Town prepares to welcome home Willard Aldridge, 76 years after his death at Pearl Harbor

Willard Henry Aldridge
Willard Henry Aldridge Courtesy

Out in Ashland in southwest Kansas where the wildfires raged out of control last spring and neighbors, friends and strangers pitched into help, people have have now turned their focus this spring into the preparations for Willard Henry Aldridge's return home.

Local high school members in the honors program, called SHOW, have volunteered to meet his plane later this month when it flies into Dodge City to provide an honor escort into Ashland.

Patriot Guard riders and and local members of the VFW Post will greet the remains of Navy Seaman First Class Aldridge who lost his life aboard the USS Oklahoma on Dec. 7, 1941 at Pearl Harbor.

The thing is most of those Ashland residents making the preparations for Seaman Aldridge never knew the man.

He disappeared more than 76 years ago — killed in battle. He was trapped aboard the Oklahoma, which was moored at Fort Island, Pearl Harbor. He was listed among the casualties two weeks after the attack.

The battleship received multiple torpedo hits on the morning of Dec. 7, 1941, causing the ship to quickly capsize. Four hundred and twenty-nine sailors on the ship died that morning, including Aldridge.

In recent years, advances in DNA research have enabled military authorities to identify remains of the dead, many of whom were buried in mass graves. Aldridge's family was notified in 2013 that there was a possibility that his remains might be identified. Relatives provided DNA and in 2015, the family was contacted that a match had been found, according to Ray Sumners, a nephew living in Colorado.

Seaman Aldridge will be buried May 26 with full military honors in the Highland Cemetery in Ashland where his parents, grandparents and other family members are already buried. On May 25, a six-person Navy Honor Guard will bring him to Ashland along with the high school students and Patriot Guard. And at 11 a.m. on the 26th, there will be a processional from the Schilling Funeral Home on Main Street to the cemetery.

His name is recorded on the Courts of the Missing at the Punchbowl in Hawaii, along with the others who are missing from World War II. A rosette will be placed next to his name to indicate he has been accounted for.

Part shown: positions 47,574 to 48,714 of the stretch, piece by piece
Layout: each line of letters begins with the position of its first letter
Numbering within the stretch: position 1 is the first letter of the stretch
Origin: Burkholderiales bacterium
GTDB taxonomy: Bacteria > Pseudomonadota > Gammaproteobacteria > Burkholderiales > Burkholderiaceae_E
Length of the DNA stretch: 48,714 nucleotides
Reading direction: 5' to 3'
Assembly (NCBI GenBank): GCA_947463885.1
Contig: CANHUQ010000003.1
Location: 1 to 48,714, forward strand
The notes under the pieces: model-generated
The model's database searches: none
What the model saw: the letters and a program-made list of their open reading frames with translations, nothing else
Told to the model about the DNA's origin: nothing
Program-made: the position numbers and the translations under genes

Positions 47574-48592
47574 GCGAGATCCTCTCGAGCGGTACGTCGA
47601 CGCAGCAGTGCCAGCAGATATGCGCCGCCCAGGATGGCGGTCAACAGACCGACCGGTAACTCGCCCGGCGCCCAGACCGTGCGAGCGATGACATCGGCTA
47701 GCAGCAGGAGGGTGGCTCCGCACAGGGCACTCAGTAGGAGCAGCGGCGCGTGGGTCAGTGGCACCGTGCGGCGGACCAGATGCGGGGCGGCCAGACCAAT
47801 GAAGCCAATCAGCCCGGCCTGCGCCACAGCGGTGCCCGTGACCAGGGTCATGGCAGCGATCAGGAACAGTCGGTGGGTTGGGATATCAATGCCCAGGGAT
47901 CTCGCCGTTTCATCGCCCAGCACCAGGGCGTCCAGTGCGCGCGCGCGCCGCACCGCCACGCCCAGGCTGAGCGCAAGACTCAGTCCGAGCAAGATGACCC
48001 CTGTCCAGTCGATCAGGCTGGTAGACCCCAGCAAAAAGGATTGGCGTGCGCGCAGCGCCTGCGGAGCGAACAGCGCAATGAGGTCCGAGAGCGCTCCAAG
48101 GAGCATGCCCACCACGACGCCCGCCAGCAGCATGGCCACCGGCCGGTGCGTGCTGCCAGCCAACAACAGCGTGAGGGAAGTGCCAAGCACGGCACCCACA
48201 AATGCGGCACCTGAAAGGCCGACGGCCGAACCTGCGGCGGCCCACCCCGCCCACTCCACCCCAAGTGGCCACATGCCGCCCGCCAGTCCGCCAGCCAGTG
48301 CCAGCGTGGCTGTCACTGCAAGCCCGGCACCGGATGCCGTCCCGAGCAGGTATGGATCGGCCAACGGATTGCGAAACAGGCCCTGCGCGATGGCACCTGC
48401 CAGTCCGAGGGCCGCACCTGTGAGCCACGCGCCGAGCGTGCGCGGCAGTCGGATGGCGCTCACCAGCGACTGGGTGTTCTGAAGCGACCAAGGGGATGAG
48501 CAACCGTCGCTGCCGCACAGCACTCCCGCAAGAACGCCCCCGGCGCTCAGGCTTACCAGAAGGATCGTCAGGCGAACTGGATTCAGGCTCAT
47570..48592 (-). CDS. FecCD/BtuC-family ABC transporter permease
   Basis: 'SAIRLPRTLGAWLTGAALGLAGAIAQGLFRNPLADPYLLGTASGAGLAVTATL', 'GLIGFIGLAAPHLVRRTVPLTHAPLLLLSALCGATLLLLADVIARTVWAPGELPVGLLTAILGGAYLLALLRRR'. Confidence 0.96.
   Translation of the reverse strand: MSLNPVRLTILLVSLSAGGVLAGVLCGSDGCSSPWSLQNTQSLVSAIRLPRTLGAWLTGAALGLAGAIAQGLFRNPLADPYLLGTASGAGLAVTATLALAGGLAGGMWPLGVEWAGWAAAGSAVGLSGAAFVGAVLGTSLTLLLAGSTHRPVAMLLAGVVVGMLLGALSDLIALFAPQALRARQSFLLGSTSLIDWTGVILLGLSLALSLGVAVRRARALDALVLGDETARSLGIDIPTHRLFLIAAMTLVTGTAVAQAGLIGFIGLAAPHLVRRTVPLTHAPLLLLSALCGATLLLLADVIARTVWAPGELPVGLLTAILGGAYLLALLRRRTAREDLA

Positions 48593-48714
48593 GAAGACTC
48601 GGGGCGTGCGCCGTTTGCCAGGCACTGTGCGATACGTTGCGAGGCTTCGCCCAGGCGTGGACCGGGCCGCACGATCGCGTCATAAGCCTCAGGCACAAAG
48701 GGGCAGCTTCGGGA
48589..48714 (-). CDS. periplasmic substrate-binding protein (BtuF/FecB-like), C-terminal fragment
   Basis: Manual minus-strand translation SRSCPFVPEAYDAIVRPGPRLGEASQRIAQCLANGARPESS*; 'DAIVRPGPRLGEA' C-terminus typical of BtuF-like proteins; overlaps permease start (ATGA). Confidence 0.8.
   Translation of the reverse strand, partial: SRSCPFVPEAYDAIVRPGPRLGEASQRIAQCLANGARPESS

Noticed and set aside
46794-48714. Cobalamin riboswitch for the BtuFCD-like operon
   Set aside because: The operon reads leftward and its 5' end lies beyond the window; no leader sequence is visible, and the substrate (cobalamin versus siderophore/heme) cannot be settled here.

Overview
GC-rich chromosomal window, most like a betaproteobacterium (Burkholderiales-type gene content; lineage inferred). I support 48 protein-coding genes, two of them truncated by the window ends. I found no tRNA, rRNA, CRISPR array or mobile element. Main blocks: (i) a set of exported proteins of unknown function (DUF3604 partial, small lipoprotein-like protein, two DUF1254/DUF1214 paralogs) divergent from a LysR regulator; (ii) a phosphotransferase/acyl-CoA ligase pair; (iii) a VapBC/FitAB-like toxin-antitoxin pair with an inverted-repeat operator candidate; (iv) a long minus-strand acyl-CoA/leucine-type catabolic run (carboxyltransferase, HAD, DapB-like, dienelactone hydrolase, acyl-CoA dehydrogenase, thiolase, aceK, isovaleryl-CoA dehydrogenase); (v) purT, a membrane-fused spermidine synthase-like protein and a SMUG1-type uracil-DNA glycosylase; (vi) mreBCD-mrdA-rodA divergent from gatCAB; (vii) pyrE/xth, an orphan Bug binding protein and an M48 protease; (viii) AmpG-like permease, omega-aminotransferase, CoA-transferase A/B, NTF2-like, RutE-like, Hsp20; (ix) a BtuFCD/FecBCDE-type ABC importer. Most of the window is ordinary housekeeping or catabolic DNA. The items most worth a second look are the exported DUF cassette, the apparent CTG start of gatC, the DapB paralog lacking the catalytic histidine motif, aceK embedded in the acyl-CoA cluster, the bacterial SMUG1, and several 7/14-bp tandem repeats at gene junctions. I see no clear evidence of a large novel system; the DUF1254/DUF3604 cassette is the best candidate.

Seaman Aldridge was born Aug. 26, 1921 at his family's farm, north of Sitka. He was the sixth of 10 children born to John and Zola Irene Aldridge. All of his immediate family have died. His closest relatives are nephews.

The local VFW post No. 7770 in Ashland was named after Seaman Aldridge after he was killed in 1941. His brother, William, (who died in 2006) served as the State Commander of the VFW from 1964 to 1965.

"For me, this is history," said Ray Sumners, a nephew, who spent 31 years serving in the military. "I was so young when this happened."

The Aldridge farmily, Sumners said, seldom spoke of Seaman Aldridge.

"The old farm burned and afterward my grandfather moved to Tuscon," Sumners said. "They didn't buy or store fancy stuff that wasn't utilitarian. So, the condolence letter from the Navy, I just have a file copy.

"Back in those days, people didn't talk about those things. My mom has a memory case pin that has a big pearl on it that has written on it 'Remember Pearl Harbor.' They were farming people and farm people talk about hogs and the price of grain. You are lucky if you get them to say that."

Seaman Aldridge's mother died when he was 8 years old. He grew up during the Great Depression, helping his family on the farm. That part of the state was some of the hardest hit during the historic Dust Bowl storms in the 1930s.

In 1940, he enlisted in the Navy at Great Bend.

For his time in service, he earned the Purple Heart, Combat Action Ribbon, American Defense Medal with one battle star, the Asiatic Pacific Campaign Medal with one battle star and the World War II Victory medal.

Sumners said that from Dec. 9, 1941 through June 1944, the Navy recovered the remains of the dead from the Pearl Harbor attack and mixed the remains in two military cemeteries in Honolulu. They were interred simply as the "unknowns."

In 2003, the Joint POW/MIA Accounting Command disinterred a single casket that contained the partial remains of about 100 crew members from the USS Oklahoma.

Advancements in DNA allowed identification of the remains, and family members were sought out. The remains were matched with mitochondrial DNA samples. Samples from Aldridge family members provided to the Navy included Seaman Aldridge's sister Ethel McCauly who was still living at that point, Ethel's daughter Alice Lindamood, Richard Aldridge and Ray Sumners.

In Ashland, people are preparing to welcome Seaman Aldridge back home.